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Statins can protect people from heart disease years after they stop taking them, a study has found.
Researchers at Glasgow University discovered that the drugs can reduce the risk of heart attacks by more than 25% in men.
And patients taking statins for five years still see the benefits 10 years later as they have a reduced risk of coronary disease, the investigators added.
The 15-year West of Scotland Coronary Prevention study looked at 6,595 local men with an average age of 55 who had high cholesterol.
They cohort was split in half, with one group given a placebo and the other receiving pravastatin.
The study, published in the New England Journal of Medicine, examined the same group 10 and 15 years later.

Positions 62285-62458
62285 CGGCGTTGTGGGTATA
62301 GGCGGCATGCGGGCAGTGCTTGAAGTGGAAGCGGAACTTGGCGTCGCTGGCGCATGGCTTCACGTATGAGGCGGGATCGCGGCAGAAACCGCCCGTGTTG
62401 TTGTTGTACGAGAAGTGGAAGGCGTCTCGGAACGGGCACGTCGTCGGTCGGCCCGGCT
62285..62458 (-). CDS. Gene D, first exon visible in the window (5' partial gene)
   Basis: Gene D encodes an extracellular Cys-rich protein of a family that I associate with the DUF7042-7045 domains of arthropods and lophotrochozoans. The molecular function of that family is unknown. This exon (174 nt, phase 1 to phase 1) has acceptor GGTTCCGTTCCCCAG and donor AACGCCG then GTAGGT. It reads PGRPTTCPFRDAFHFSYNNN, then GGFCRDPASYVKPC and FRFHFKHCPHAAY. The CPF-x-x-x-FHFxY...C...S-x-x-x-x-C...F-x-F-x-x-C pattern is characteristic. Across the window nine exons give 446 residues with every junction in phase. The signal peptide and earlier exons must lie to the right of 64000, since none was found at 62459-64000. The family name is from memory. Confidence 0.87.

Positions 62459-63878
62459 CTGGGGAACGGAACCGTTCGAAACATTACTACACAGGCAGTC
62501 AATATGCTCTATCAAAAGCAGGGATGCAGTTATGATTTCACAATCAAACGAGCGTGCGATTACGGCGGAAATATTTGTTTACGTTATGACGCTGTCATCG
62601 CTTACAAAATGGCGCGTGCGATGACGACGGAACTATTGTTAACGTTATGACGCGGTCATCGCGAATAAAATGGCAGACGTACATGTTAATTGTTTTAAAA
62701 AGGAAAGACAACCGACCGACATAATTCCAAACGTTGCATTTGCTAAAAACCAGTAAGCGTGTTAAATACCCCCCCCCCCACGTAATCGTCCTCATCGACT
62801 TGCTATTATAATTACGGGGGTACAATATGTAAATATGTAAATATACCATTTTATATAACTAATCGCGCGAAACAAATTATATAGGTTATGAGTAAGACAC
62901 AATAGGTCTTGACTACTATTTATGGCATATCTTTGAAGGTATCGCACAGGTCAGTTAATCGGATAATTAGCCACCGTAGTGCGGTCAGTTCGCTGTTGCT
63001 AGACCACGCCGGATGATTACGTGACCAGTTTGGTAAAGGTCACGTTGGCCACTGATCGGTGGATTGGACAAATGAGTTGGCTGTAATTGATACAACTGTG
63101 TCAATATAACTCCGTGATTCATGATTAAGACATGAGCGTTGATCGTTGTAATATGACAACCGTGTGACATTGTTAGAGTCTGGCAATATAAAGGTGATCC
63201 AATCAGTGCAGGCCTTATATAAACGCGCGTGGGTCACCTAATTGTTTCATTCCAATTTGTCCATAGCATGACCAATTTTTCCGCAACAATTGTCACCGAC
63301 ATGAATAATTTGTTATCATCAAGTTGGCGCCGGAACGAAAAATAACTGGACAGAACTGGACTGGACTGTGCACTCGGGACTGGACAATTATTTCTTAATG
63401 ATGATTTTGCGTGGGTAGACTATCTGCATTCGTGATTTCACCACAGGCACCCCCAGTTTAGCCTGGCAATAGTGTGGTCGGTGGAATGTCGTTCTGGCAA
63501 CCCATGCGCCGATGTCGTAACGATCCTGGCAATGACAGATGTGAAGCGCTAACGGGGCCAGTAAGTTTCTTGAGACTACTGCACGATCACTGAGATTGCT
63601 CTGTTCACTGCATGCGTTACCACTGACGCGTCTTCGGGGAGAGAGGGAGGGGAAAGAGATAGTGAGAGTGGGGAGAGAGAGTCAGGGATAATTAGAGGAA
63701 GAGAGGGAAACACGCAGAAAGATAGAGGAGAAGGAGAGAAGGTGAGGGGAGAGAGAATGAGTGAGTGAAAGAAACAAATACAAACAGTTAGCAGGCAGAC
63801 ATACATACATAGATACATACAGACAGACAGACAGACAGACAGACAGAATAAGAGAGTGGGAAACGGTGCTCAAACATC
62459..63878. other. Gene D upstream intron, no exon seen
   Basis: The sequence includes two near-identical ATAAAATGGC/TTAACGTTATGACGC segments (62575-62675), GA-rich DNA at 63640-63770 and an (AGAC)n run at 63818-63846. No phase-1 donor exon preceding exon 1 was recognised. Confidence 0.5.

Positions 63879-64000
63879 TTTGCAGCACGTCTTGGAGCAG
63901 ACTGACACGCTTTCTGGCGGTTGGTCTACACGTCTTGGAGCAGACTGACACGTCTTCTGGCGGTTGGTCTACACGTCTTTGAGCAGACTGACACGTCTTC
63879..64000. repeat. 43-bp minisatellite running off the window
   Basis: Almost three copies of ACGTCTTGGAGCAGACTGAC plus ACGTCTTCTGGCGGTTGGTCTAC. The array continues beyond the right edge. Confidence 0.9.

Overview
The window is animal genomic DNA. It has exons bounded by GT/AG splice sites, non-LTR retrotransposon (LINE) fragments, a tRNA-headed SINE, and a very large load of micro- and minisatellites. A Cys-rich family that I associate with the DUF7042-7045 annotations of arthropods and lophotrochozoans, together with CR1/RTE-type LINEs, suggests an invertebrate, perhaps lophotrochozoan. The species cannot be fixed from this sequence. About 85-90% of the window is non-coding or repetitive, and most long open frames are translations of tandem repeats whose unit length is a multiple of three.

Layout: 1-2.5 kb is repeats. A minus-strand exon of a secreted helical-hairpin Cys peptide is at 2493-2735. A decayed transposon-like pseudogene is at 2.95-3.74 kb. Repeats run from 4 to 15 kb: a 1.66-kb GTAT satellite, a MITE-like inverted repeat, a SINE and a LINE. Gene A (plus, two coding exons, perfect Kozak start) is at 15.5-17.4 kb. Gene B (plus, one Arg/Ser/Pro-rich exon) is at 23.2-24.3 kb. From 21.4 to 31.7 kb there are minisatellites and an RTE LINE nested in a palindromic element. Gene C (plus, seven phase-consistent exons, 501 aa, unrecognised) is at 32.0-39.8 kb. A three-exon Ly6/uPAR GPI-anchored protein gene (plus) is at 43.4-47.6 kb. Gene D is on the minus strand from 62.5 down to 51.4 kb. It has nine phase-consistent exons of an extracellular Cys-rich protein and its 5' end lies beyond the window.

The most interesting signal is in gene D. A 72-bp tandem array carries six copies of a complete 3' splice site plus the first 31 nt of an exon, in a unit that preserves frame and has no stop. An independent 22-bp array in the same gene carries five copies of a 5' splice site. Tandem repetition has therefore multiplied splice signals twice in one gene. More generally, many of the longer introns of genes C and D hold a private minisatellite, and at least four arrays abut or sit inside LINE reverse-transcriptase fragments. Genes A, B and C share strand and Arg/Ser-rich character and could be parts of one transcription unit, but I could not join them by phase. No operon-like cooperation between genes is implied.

Lead author Professor Ian Ford said: “Remarkably, five years of treatment with a statin resulted in 27% fewer nonfatal heart attacks or deaths due to heart disease over the period of 15 years.
“There was a significant 12% reduction in deaths over the entire period, with deaths due to heart disease reduced by 22%.”
Professor Stuart Cobbe, the leading cardiologist on the study, added: “The benefit appeared to extend to at least 10 years after the original trial.”
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